Antiechinococcal assessment of atovaquone —an in silico and in vitro analysis

AbstractCystic echinococcosis (CE), a hydatid disease, caused by larval form of dog tapewormEchiconoccus granulosus, is responsible for considerable human morbidity and mortality. The currently available drugs have to be applied in high doses for prolonged periods for treatment of CE, and have several side effects. Atovaquone, a naphthoquinone, has previously been shown to possess a very promising antiparasitic potential against malaria, toxoplasmosis, babesiasis, etc. by inhibiting parasite ’s electron transport chain, cytochrome bc1 complex. Thus, the present study was aimed to investigate the antiechinococcal potency of atovaquone. The mode of binding of atovaquone to cytochrome bc1 complex ofE. granulosus was also predicted using in silico approach. The 3D model of cytbc1 complex ofE. granulosus was prepared using I-Tasser server and was docked with atovaquone. The docking results predicted the binding of atovaquone to Thr-371 amino acid of Ubiquinol region of cyt b. The protoscolicidal efficacy of atovaquone was further investigated by in vitro experiments. Dose-dependent death of protoscolesces was observed within a few time intervals after treatment with atovaquone, thereby indicating its potential in treatment of CE. The 100% protoscolicidal activity of atovaquone was achieved at a concentration of 20  μg/mL within 60 h of treatment. It is probably the first study to investigate the effect of atovaquone on protoscolesces ofE. granulosus. The results...
Source: Comparative Clinical Pathology - Category: Pathology Source Type: research

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We reported three cases of possible parasite resistance to artemether-lumefantrine therapy. All subjects had complete parasite clearance when treated with other antimalarial drugs. This observation necessitates the urgent need to re-evaluate artemether-lumefantrine medication in Nigeria since it is one of the most commonly used ACT drug.
Source: Revista da Sociedade Brasileira de Medicina Tropical - Category: Tropical Medicine Source Type: research
In this study, we screened the 400 compounds of the Medicines for Malaria Venture (MMV) Pathogen Box against E. multilocularis metacestodes. For the screen, we employed the phosphoglucose isomerase (PGI) assay which assesses drug-induced damage on metacestodes, and identified ten new compounds with activity against the parasite. The anti-theilerial drug MMV689480 (buparvaquone) and MMV671636 (ELQ-400) were the most promising compounds, with an IC50 of 2.87 μM and 0.02 μM respectively against in vitro cultured E. multilocularis metacestodes. Both drugs suggested a therapeutic window based on their cytotoxicity aga...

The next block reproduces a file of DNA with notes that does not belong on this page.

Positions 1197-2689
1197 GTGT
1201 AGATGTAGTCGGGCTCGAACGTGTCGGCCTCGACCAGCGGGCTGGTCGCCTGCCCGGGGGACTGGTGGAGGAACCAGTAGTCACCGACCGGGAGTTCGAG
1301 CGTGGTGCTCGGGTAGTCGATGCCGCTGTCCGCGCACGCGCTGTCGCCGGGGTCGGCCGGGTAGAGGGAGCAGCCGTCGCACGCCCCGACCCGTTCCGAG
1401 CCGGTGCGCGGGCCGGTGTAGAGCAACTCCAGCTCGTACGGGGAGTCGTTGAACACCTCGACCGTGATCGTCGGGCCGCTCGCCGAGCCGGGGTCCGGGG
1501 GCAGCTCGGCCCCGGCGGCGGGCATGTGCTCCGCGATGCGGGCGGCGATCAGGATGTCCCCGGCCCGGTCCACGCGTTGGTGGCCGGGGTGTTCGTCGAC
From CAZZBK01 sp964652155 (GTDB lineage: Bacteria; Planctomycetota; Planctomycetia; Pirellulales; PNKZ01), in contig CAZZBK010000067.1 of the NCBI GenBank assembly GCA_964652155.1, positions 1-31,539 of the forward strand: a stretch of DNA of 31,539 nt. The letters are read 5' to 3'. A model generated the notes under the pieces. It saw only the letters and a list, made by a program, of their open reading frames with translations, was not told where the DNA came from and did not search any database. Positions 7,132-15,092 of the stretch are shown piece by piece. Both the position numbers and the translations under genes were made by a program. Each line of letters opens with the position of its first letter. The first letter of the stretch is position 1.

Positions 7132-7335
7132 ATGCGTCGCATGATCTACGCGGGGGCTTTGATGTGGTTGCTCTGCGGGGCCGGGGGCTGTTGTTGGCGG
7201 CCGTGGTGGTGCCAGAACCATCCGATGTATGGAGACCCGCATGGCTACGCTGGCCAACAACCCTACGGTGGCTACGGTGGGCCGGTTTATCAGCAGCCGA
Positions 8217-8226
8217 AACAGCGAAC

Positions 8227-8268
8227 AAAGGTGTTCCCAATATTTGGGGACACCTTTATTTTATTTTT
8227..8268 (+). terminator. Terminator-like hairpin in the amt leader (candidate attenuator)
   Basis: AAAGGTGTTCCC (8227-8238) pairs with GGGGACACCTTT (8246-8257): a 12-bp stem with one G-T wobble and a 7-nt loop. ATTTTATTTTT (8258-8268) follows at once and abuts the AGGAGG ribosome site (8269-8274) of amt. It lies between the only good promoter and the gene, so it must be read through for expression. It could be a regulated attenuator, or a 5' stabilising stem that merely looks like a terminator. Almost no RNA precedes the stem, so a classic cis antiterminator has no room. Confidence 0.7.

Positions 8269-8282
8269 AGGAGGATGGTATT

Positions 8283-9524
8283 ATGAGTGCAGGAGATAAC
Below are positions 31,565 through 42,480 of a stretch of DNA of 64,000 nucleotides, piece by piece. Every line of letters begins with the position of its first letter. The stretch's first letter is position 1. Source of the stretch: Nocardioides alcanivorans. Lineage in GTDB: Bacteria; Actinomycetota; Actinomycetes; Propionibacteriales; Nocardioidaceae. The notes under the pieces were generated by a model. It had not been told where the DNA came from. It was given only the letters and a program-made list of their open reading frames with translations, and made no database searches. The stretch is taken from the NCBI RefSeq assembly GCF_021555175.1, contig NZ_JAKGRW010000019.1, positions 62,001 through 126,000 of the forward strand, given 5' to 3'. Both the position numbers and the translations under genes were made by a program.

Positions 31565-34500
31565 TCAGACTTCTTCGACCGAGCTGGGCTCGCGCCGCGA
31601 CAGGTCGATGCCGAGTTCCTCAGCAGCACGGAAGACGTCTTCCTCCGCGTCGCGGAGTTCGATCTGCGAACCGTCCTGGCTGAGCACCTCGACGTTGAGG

Source: International Journal for Parasitology: Drugs and Drug Resistance - Category: Parasitology Source Type: research
In conclusion, African medicinal plants are a potential source of lead compounds for drug discovery and the production of phytopharmaceuticals in the management of devastating parasitic diseases. There is a need to apply traditional medicine knowledge in clinical applications via value addition.
Source: Journal of Herbal Medicine - Category: Complementary Medicine Source Type: research
Publication date: August 2018Source: International Journal for Parasitology: Drugs and Drug Resistance, Volume 8, Issue 2Author(s): Reto Rufener, Dominic Ritler, Jana Zielinski, Luca Dick, Emerson Teixeira da Silva, Adriele da Silva Araujo, Deborah Elisabeth Joekel, David Czock, Christine Goepfert, Adriana Marques Moraes, Marcus Vinicius Nora de Souza, Joachim Müller, Meike Mevissen, Andrew Hemphill, Britta Lundström-StadelmannAbstractThe cestode E. multilocularis causes the disease alveolar echinococcosis (AE) in humans. The continuously proliferating metacestode (larval stage) of the parasite infects mostly the...